on ou zhihang's works



 A Dialogue Between Shu Yong And Ou Zhihang


Shu Yong (S): Right before the 2008 Beijing Olympics, you attracted nationwide attention because of your performance and photography series “See and Be Seen”, which put you at the center of a big controversy. Six months later, I noticed in media reports and your blog site that you recently finished a new series entitled “The Moment”. I feel that the two series must be correlated. But anyway, let’s talk about the series “See and Be Seen” first. 
Ou Zhihang (O): The creation of “See and Be Seen”, I believe, is a natural result of my personality development and individual experiences. As a fashion program host, I have been able to have the earliest access to the most fashionable items and events in China. And fashion, as a beachhead for social development, helps me to understand that people’s openness about the body grows in line with the reform an opening of China as a nation. In a sense, the evolvement of people’s attitudes toward their bodies constitutes an epitome of China’s development and such evolvement highlights the growing strength of the body. I think a special tension is created when a body is put into a public space or a cultural site. As I came to understand the real strength of the body, I somehow felt the urge to create things or works of art with my own body. That’s how I started to use my body to interact with landmark cultural sites across China.
S: Your choice of doing “naked push-up” is really smart and I think it shows a dilemma you are faced with: on the one hand, you would like to expose yourself in public; on the other hand, you don’t want to expose your private part directly in front of them.
O: Before I decided to use “push-up” as my signature gesture, I experimented with many other gestures, trying to find the absolutely unique one that I like the best. The reason I settled for a fixed gesture eventually is that it can convey the relationship between my body and the site in a most direct, systematic, clear and effective manner. Among all gestures and positions, the “naked push-up” does not expose my private part directly to the camera and looks pure, dedicated, positive and even reverent. At the first sight, the body looks like a caterpillar, trying to establish a link between itself and the outside society. It’s a distinctive and powerful performance. So that’s why I picked the push-up as my signature and have been using it in all my series, including the recent one named “The Moment”.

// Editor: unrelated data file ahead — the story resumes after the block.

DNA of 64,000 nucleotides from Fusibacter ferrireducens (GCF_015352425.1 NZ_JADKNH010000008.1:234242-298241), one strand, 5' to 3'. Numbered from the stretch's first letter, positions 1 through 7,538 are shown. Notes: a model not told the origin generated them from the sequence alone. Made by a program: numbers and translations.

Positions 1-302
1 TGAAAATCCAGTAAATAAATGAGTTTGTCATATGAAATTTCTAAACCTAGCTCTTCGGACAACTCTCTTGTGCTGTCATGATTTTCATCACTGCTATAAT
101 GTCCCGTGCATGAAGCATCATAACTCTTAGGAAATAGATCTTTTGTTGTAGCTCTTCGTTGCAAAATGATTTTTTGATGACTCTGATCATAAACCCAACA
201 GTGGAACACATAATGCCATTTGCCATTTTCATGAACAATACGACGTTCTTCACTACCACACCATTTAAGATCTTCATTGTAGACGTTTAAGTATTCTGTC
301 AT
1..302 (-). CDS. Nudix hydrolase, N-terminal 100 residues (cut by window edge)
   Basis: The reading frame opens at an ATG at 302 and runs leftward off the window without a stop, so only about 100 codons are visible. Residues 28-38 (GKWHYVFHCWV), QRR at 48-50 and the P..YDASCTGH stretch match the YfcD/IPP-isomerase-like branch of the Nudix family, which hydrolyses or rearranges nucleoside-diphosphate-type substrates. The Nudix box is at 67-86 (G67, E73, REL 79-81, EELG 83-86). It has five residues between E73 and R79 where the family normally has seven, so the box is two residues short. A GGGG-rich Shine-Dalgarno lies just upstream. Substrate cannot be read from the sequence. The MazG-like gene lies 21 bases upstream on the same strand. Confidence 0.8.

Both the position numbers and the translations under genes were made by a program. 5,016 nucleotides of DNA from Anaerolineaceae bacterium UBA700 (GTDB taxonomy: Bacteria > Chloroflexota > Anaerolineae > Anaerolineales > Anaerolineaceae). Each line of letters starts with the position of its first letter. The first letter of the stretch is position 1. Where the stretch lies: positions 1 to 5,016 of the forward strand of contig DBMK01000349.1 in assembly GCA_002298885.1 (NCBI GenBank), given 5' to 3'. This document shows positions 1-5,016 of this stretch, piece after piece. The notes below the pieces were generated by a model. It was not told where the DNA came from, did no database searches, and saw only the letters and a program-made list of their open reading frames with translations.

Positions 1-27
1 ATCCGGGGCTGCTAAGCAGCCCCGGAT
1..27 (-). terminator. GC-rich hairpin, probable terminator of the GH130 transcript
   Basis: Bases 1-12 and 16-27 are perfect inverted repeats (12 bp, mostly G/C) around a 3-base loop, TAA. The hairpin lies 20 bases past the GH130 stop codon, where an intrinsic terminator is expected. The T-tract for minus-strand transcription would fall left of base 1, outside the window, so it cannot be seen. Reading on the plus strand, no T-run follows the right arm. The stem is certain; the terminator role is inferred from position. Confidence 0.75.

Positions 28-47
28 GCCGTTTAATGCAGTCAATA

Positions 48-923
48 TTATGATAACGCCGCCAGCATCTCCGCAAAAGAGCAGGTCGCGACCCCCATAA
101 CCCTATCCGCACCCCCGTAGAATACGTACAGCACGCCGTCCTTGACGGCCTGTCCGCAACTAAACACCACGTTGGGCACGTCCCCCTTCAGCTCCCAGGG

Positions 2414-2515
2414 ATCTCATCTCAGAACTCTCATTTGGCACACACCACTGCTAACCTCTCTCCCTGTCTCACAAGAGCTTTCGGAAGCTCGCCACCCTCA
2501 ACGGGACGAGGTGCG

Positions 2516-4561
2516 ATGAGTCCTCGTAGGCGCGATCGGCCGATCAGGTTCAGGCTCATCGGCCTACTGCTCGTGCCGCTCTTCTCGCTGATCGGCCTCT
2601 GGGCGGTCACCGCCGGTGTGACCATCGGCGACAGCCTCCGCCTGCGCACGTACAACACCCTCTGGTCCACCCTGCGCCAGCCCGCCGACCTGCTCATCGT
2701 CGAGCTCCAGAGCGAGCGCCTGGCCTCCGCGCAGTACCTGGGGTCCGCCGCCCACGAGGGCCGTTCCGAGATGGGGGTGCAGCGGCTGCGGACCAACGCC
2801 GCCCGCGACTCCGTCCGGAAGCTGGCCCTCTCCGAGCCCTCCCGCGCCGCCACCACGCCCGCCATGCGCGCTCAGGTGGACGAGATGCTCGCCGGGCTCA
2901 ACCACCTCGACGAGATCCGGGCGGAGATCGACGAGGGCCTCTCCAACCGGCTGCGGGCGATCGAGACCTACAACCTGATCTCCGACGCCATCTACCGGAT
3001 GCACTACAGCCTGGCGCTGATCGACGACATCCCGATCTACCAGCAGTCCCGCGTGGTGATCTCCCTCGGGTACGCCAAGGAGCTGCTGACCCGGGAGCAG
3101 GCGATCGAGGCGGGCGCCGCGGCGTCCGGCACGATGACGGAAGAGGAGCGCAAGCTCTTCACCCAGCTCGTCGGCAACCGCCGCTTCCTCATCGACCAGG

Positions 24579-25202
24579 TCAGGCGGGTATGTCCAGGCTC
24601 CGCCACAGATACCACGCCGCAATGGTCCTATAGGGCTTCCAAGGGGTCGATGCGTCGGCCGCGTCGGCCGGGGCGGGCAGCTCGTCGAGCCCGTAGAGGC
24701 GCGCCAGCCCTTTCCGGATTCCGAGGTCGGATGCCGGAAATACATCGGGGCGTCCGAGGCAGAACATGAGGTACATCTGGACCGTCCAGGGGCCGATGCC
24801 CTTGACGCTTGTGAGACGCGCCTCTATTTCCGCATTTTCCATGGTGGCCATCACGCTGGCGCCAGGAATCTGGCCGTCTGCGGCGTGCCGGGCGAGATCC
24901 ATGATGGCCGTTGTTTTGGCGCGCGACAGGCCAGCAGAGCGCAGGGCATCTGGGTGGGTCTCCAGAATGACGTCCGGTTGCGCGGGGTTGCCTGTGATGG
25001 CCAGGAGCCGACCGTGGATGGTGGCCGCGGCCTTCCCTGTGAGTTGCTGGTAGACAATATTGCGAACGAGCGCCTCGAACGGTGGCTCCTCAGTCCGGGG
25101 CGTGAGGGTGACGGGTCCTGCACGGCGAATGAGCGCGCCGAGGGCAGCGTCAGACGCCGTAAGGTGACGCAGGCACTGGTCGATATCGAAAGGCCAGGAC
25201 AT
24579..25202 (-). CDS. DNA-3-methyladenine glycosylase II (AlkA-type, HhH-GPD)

S: “Doing push-ups” is one of the most common ways of exercise. While through the “See and Be Seen” series, you have brought new meanings into the concept of “push-up” and your work has been especially effective, considering the controversy it caused among the public. In the art community, the push-up has also been recognized as your signature. 
O: Well, I didn’t create the “push-up” or build it into my “signature” completely on my own. Its emergence is a natural process. Or rather, it became a symbol thanks to the efforts by the media and society. I intervened in the society and the society influenced me. In this repeated and mutual process, the society contributed to the development of “push-up” as a concept and turned it into a symbol. Of course, it is I who chose to use “push-up” in my artworks, but its passive transformation into a different concept and my signature is because of the media. It is fair to say that the media unleashes my potential and gives my works greater strength. Without that strength, the “See and 
Be Seen” series would merely be photographs of human bodies with landmarks as their backgrounds. And I would like to thank the media for prompting me to think more about the relationship between the “push-up” and society. Mutual intervention, or interaction, is the reason for my personal growth and one-way intervention would have been useless. That’s why I appreciate interaction and enjoy interaction. 
S: The ideas of interaction between many factors and the ensuing tension you just talked about are very meaningful. In fact, “See and Be Seen” challenges taboos and limits in terms of nudity in the mainstream media in China and gives them an opportunity to publish and review photographs with a naked body in them. Now, such a practice is considered acceptable, and in some cases, the review report is even published as a major feature story in a magazine or newspaper. It was impossible and unbelievable several years ago. So this shows the great value and significance of your works.
O: It is true that now photos in the “See and Be Seen” series can be frequently seen in mainstream media reports and programs. From this, I can sense the growth of this work itself and the growing tolerance and progress in Chinese society. Chinese people’s ideas on human bodies have indeed changed drastically.